History then weaves another thread into the film's story. We read about anecdotes of two factions of revolutionaries fighting for leadership of Panay Island at the start of the 20th century, while American colonizers try to crush or pacify them. These accounts feed the imagination of Sarah, a welcome distraction as she goes from one job to the next. The intertitles soon inform us that Sarah becomes intertwined with history and saves the lives of revolutionaries. Toward's film's end, she disentangles herself from work, and heads to the cane fields of La Carlota, looking for the man she has never met except only in her dreams. Much like the myth she enacts in make-believe.
Much of the film translates as a conundrum, starting with its title in Filipino. Ang Ninanais may be translated as “the desire” or “the intended,” an adjectival noun whose very intention is left a question mark. In semiotic terms, this film can also be entitled "the signified," whose cognitive or concrete identity, again, proves elusive. This titular referent could be a variety of things: an elusive other as much as an elusive gesture or an elusive abstract. As in much of the film, one is continually kept guessing – the temporal collapse connects the past and the present, the world of abstraction and the world of the concrete are commingled as the ontological and epistemological boundaries are erased – to the dangerous edge of losing the point and the plot completely.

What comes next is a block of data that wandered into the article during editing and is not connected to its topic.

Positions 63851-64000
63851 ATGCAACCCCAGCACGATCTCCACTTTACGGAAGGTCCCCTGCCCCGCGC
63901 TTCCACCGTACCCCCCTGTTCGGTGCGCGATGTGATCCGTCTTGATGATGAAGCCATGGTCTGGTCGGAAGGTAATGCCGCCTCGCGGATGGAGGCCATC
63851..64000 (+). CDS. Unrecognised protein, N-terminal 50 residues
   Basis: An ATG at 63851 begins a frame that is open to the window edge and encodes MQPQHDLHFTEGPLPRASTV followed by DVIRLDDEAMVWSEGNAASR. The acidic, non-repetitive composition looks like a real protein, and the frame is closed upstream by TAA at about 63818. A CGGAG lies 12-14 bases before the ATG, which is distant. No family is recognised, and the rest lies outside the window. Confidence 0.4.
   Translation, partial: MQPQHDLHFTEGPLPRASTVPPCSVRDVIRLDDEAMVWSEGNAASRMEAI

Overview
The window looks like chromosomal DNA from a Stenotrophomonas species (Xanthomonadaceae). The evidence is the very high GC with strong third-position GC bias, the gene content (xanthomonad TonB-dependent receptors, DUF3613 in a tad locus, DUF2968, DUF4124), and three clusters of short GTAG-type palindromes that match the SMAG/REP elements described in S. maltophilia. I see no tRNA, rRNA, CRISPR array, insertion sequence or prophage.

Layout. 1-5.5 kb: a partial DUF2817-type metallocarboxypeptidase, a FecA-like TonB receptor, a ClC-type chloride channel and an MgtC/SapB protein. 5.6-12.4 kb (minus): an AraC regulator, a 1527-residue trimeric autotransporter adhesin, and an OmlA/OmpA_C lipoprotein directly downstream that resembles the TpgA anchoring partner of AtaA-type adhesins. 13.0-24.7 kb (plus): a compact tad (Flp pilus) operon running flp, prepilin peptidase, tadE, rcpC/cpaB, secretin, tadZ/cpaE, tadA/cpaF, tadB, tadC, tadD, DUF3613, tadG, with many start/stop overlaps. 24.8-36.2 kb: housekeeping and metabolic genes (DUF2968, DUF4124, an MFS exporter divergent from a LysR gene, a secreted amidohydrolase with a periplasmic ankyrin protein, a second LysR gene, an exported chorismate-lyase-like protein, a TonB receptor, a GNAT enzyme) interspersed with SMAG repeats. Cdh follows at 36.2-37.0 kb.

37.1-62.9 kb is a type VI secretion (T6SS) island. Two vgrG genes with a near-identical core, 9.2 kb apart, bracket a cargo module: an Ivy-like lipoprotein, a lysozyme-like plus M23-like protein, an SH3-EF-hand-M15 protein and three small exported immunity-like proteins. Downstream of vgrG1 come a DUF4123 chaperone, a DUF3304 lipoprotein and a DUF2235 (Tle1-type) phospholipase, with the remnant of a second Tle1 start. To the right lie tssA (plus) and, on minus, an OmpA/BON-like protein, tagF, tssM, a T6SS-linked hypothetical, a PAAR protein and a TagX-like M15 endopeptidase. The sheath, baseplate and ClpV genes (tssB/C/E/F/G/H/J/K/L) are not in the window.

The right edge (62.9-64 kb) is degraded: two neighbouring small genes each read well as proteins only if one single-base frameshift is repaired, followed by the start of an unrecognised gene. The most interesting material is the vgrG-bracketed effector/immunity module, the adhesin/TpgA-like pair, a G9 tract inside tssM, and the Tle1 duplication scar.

Skeptical minds could be tempted to dismiss this filmmaker’s methodology as verging perilously on free association. To wit: he takes two disparate narrative or ideational elements, and weaves an arbitrary connection between them, and repeats the process all over again. Valid, perhaps. What is undeniable is the difficulty of pulling off this improvisatory propensity with conviction, and somehow there is enough sleight of mind and heart from Torres to eke out a worthy film.